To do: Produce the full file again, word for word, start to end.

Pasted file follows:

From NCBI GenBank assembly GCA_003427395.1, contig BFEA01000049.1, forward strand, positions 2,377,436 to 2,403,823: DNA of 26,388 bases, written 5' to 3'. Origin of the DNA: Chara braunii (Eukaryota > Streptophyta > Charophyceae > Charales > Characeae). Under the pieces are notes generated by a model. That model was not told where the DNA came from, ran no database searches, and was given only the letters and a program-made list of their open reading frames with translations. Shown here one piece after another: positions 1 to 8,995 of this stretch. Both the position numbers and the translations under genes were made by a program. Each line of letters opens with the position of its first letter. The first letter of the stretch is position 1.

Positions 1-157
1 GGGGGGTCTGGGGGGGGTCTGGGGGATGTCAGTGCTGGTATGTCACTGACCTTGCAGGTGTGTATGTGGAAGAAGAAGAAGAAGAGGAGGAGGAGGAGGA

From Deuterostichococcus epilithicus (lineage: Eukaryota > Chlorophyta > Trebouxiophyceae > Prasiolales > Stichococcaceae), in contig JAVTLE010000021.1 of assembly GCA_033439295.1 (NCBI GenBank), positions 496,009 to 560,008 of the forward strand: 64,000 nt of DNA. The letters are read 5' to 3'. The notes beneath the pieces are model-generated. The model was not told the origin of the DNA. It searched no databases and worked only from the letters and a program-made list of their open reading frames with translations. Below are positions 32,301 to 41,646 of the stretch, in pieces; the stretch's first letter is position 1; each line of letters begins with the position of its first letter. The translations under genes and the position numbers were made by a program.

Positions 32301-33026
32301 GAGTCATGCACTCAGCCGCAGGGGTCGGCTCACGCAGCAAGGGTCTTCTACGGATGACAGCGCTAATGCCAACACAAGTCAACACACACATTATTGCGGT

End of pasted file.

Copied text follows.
From NCBI GenBank assembly GCA_003427395.1, contig BFEA01000049.1, forward strand, positions 2,377,436 to 2,403,823: DNA of 26,388 bases, written 5' to 3'. Origin of the DNA: Chara braunii (Eukaryota > Streptophyta > Charophyceae > Charales > Characeae). Under the pieces are notes generated by a model. That model was not told where the DNA came from, ran no database searches, and was given only the letters and a program-made list of their open reading frames with translations. Shown here one piece after another: positions 1 to 8,995 of this stretch. Both the position numbers and the translations under genes were made by a program. Each line of letters opens with the position of its first letter. The first letter of the stretch is position 1.

Positions 1-157
1 GGGGGGTCTGGGGGGGGTCTGGGGGATGTCAGTGCTGGTATGTCACTGACCTTGCAGGTGTGTATGTGGAAGAAGAAGAAGAAGAGGAGGAGGAGGAGGA

From Deuterostichococcus epilithicus (lineage: Eukaryota > Chlorophyta > Trebouxiophyceae > Prasiolales > Stichococcaceae), in contig JAVTLE010000021.1 of assembly GCA_033439295.1 (NCBI GenBank), positions 496,009 to 560,008 of the forward strand: 64,000 nt of DNA. The letters are read 5' to 3'. The notes beneath the pieces are model-generated. The model was not told the origin of the DNA. It searched no databases and worked only from the letters and a program-made list of their open reading frames with translations. Below are positions 32,301 to 41,646 of the stretch, in pieces; the stretch's first letter is position 1; each line of letters begins with the position of its first letter. The translations under genes and the position numbers were made by a program.

Positions 32301-33026
32301 GAGTCATGCACTCAGCCGCAGGGGTCGGCTCACGCAGCAAGGGTCTTCTACGGATGACAGCGCTAATGCCAACACAAGTCAACACACACATTATTGCGGT